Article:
Monday, October 02, 2006


Dexter is Showtime's new TV series about a cop who is also a serial killer. After years of movies and television shows playing though the theme of the link between the cop and the killer, this kind of a show is somewhat inevitable, and its high concept a little exhausting. If you don't like plots about serial killers Dexter will get on your nerves, as it is such a desperate attempt to keep a tired genre alive; if you do like serial killer plots -- or if, like me, you don't care that much one way or the other -- its hard not to admit that, in spite of the transparent premise, the first episode of Dexter is a pretty good piece of craftsmanship: the acting, the structure, the tone, the characters and their conflicts are surprisingly well thought out and engaging. Though nowhere near the brilliance of Joss Whedon, it has this in common with his shows -- a dumb idea executed well enough to rise above the dumbness (Whedon soars above the dumbness).

Dexter, played by Michael C. Hall (from Six Feet Under), is a CSI style blood spatter forensic expert by day. By night he hunts the rapists and child molesters that escape the system by getting off on technicalities or what not. What separates him from the more violent superhero vigilantes is the imagery and tone of his killings; Dexter conceives of himself as a serial killer. His foster father, Harry, was a cop; when Dexter began showing signs of having been born a serial killer at a young age Harry helped him channel his darkness in the service of something good, killing monsters. Now his city, Miami, has a new genius serial killer in town, one that is clearly challenging Dexter both as cop (catch him) and fellow killer (Dexter is amazed at this new guy's skills).

What really saves the show is the tone, which, while dark, is pulpy, fun, and a little bit silly at times (not unlike CSI). Dexter has a dumb, insecure but very cute sister on the force trying to make it as a homicide cop, even though no one will take her seriously; he does his best to help her by giving her access to his insights about the new killer. Like Patrick Bateman, from American Psycho, Dexter is completely empty inside and has to mimic, as best he can, normal social and emotional interactions. Rather than play up the horror of this isolation, Dexter uses it to earn our sympathy for this character who cannot understand simple things like sex, but kind of wants to. His girlfriend, Julie Benz from Buffy, never has sex with him because of past trauma in her life; when she tries, he tries with her, but is clearly relieved when they are interrupted. It's kind of sweet actually. I can only hope it holds its own for a while until the penultimate episode's inevitable reveal that the new serial killer in town is Dexter's biological father.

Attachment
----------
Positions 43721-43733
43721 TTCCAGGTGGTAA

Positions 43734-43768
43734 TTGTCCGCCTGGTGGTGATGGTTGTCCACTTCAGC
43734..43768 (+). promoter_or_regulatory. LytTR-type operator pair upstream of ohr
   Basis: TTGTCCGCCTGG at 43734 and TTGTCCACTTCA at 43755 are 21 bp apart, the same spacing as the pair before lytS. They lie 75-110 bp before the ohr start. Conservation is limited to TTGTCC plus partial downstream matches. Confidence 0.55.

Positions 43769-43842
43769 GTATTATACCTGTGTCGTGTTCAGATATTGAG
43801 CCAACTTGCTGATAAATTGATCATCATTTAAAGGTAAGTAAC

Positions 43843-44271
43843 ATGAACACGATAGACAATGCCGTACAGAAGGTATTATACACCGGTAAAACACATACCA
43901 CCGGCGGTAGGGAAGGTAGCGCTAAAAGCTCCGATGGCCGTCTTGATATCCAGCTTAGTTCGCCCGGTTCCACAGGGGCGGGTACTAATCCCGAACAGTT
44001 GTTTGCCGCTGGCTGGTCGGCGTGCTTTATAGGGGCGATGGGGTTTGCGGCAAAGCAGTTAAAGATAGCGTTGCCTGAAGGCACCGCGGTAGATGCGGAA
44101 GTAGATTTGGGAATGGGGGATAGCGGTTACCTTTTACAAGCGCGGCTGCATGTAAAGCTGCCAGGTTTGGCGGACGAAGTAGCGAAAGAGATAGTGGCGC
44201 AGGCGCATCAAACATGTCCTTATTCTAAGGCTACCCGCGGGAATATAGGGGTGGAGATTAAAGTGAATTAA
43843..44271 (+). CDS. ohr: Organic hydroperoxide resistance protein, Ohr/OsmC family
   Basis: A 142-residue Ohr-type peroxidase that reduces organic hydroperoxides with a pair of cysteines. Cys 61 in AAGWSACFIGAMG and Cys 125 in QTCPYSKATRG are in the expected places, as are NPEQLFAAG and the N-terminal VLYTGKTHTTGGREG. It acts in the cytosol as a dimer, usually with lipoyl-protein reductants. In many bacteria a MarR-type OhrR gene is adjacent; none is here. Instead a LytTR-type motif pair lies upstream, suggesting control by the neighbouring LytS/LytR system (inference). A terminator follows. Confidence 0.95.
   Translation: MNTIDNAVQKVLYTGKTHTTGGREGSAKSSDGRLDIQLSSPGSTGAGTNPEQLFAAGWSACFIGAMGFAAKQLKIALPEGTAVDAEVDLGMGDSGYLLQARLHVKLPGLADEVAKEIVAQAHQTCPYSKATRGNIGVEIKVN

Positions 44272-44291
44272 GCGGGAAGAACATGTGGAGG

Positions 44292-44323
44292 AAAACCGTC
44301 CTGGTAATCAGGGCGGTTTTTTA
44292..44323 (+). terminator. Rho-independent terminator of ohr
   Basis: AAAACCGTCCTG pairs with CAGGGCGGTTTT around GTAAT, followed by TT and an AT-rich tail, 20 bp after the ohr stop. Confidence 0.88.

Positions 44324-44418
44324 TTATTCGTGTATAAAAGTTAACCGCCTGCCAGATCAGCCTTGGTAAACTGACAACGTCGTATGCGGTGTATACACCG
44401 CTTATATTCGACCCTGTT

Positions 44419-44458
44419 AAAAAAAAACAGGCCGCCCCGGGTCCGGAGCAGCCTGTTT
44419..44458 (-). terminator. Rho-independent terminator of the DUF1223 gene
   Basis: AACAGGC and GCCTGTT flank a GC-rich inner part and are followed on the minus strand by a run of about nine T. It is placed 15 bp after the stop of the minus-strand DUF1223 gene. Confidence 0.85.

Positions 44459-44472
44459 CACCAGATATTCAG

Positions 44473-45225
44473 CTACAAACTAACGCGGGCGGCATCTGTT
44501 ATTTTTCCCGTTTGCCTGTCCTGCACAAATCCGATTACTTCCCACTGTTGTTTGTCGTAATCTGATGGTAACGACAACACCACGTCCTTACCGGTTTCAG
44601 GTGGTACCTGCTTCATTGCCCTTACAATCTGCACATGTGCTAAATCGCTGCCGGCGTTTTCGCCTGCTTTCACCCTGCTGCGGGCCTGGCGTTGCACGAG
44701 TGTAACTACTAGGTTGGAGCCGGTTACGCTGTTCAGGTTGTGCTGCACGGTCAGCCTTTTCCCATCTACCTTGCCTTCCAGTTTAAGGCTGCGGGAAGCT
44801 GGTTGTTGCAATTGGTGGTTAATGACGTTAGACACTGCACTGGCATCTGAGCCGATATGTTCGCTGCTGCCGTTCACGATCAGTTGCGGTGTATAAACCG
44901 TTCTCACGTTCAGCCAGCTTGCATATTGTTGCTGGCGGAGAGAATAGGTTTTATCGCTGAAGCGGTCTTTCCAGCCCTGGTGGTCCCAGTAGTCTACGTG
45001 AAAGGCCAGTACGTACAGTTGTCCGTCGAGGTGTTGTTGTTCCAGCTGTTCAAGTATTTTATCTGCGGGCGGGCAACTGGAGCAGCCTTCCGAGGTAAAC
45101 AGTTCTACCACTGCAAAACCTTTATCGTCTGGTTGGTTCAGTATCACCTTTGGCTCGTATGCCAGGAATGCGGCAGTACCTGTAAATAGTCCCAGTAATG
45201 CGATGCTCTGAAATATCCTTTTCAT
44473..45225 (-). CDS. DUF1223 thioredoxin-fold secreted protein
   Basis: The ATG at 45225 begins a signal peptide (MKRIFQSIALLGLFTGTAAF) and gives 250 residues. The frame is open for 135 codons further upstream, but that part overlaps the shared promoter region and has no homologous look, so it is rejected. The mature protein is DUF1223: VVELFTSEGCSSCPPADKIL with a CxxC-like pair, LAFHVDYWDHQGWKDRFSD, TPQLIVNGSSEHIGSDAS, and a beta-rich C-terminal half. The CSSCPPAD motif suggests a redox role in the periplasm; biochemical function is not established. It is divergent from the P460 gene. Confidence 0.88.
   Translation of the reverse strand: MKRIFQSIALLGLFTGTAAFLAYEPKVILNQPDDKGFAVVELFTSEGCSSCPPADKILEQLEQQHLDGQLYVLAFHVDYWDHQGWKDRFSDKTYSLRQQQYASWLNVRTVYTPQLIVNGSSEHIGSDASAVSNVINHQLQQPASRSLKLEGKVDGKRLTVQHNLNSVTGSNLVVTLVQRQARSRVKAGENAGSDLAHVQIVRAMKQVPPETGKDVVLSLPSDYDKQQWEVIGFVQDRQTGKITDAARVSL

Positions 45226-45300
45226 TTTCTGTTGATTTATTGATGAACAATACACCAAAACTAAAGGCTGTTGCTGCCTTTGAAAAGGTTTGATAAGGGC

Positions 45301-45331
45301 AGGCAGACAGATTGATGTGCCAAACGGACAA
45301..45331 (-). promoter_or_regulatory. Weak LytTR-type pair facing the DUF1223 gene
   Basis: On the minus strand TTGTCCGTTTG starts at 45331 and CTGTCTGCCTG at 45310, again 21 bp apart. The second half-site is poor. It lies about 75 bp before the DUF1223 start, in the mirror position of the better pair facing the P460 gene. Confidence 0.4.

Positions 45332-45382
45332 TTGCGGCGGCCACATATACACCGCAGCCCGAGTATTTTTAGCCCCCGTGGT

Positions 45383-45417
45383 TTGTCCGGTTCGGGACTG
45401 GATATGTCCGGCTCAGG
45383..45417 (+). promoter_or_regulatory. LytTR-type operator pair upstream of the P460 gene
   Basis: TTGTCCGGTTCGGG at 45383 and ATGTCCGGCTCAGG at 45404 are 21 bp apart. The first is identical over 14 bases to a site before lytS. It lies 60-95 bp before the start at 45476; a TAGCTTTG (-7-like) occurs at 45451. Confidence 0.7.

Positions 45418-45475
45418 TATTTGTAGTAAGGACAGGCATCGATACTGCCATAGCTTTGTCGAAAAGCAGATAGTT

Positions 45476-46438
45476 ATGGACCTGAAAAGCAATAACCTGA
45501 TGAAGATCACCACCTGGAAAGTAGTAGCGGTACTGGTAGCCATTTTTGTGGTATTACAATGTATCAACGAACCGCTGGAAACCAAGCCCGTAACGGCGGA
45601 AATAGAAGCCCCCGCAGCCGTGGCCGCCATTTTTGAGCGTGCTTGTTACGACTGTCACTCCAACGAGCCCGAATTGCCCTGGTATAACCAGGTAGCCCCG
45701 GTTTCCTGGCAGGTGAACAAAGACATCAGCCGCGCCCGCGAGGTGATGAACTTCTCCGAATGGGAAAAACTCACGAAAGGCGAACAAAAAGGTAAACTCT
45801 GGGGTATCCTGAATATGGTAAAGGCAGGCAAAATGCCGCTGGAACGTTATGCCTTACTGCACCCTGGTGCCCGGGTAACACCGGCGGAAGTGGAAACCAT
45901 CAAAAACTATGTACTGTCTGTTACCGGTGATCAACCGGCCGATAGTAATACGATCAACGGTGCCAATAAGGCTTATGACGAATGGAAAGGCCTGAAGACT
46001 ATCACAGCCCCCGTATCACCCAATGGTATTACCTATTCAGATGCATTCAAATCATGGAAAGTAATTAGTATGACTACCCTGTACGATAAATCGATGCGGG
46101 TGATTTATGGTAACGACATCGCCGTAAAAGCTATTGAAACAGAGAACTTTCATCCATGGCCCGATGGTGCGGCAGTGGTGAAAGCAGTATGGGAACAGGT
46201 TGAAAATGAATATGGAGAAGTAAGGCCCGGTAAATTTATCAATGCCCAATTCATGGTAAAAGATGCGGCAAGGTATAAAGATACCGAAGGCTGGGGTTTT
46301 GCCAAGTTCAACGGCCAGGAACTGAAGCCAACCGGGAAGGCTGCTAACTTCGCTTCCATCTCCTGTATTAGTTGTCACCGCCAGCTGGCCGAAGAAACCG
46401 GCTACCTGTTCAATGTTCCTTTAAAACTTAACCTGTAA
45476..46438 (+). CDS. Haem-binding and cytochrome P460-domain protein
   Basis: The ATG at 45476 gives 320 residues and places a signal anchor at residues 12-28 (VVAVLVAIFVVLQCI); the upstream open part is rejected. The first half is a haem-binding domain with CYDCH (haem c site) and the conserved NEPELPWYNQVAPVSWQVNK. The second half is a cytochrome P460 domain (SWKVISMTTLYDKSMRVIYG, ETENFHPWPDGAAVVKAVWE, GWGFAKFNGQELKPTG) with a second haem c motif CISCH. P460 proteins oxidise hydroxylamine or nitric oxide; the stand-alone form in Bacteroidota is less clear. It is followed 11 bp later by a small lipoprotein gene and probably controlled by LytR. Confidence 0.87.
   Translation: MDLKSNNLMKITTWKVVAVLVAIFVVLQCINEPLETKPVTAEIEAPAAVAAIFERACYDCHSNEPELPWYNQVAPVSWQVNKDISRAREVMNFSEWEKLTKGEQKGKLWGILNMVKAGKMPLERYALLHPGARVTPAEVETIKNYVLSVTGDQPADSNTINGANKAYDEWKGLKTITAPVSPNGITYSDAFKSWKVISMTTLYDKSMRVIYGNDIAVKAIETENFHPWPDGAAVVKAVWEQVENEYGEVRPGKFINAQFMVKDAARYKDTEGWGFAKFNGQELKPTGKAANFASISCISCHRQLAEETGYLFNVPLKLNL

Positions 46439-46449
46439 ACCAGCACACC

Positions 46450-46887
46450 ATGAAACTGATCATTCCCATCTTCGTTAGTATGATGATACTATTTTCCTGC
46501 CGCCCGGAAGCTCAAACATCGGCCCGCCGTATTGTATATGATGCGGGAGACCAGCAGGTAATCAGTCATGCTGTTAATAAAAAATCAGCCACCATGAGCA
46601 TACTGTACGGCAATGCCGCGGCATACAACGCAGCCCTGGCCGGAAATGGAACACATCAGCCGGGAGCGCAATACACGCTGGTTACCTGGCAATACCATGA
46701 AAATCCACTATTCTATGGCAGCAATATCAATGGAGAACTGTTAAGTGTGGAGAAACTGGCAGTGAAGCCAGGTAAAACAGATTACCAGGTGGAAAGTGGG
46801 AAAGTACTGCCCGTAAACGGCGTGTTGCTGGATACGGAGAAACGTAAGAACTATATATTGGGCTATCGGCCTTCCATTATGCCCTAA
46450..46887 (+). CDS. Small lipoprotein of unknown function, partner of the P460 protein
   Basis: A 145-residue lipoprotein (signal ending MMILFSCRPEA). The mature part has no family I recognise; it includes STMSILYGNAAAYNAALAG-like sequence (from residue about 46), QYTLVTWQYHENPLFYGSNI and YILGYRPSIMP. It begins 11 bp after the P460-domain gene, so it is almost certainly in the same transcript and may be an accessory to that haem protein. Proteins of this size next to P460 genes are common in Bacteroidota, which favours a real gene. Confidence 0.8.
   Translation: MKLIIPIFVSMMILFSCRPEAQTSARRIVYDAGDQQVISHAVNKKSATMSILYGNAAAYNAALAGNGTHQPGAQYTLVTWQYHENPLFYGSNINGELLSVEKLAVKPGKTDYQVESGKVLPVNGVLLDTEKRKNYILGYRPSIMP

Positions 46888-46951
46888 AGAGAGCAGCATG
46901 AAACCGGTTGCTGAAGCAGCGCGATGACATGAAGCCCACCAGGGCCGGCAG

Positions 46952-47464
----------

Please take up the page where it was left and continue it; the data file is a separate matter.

Dexter premiered Sunday night, but the first episode will be replayed many times; if you don't have Showtime it will play during the free Showtime preview later this week (October 6 - 13).


Pat Moler said...

That actually sounds very interesting.

Pat Moler said...

Okay I justlooked it up on wiki. Sounds a lot like the Punisher, Garth ennis's depiction of him. He's a homocidal maniac, but justifies it by killing only "those who deserve to die".

Baxter said...

Hoy crap they made a TV series about this? I've got the first two novels (the second still being unread) and it sounds like they've managed to capture the tone of the book fairly well. As long as they're going along with the plot of the first book for season 1 then its not his father Geoff.

Marc Caputo said...

I dropped premium cable because the programming was becoming crap. This sounds interesting (and it had a great poster - although thanks to the MTA's decision to go "one car, one ad campaign" with many of the subway lines, I was totally creeped out one cool morning last week before other people started getting on the train. But I digress.), but I'll go DVD with it.
But where's the blog for "Studio 60"? Killer episode last night; this show's getting better and better (and so, actually is "Heroes" - well, maybe just better.) - best new show, hands down. I have one nagging reservation - I'm not sure the scenario of the show is weighty enough to support episodes like the 2nd season Christmas episode for West Wing, or the last 4 episodes of season 4 (some of the best TV you, I or any damn body will EVER see). Also, have you noticed the similarities of Jordan, Matt and Danny to Dana, Casey and Dan from "Sports Night" (Christmas vacation is coming - time for my semi-annual SN marathon!)

Geoff Klock said...

Baxter: that is great news, thanks. I retract my earlier snarky comment about the killer being his biological father.

Marc: I have written several blogs about Studio 60 and they will be posted as soon as there is room for them. With itsallinyourhands out this week I think the Studio 60 blogs will start next week.

And yes, Sorkin likes to reuse stuff. A lot of stuff. I know it bothers some people but I think it's fun.

alex said...

So it doesn't linger too much on a procedural side? I like procedurals well enough, but there are quite a few of them, and they often have an at best casual relationship with actual science.

I'd be curious about how it will go if it is attempting to make the lead sympathetic, so he's "our monster" instead of an sociopathic lead outright, how monstrous he can be at all. More of a The Talented Mr. Ripley (book, not the movie), where Ripley is sympathetic because of how unsympathetic the rest of the world seems to be.

There's also the Monster manga, which is about a doctor who rescued a child who later grows up into a serial killer.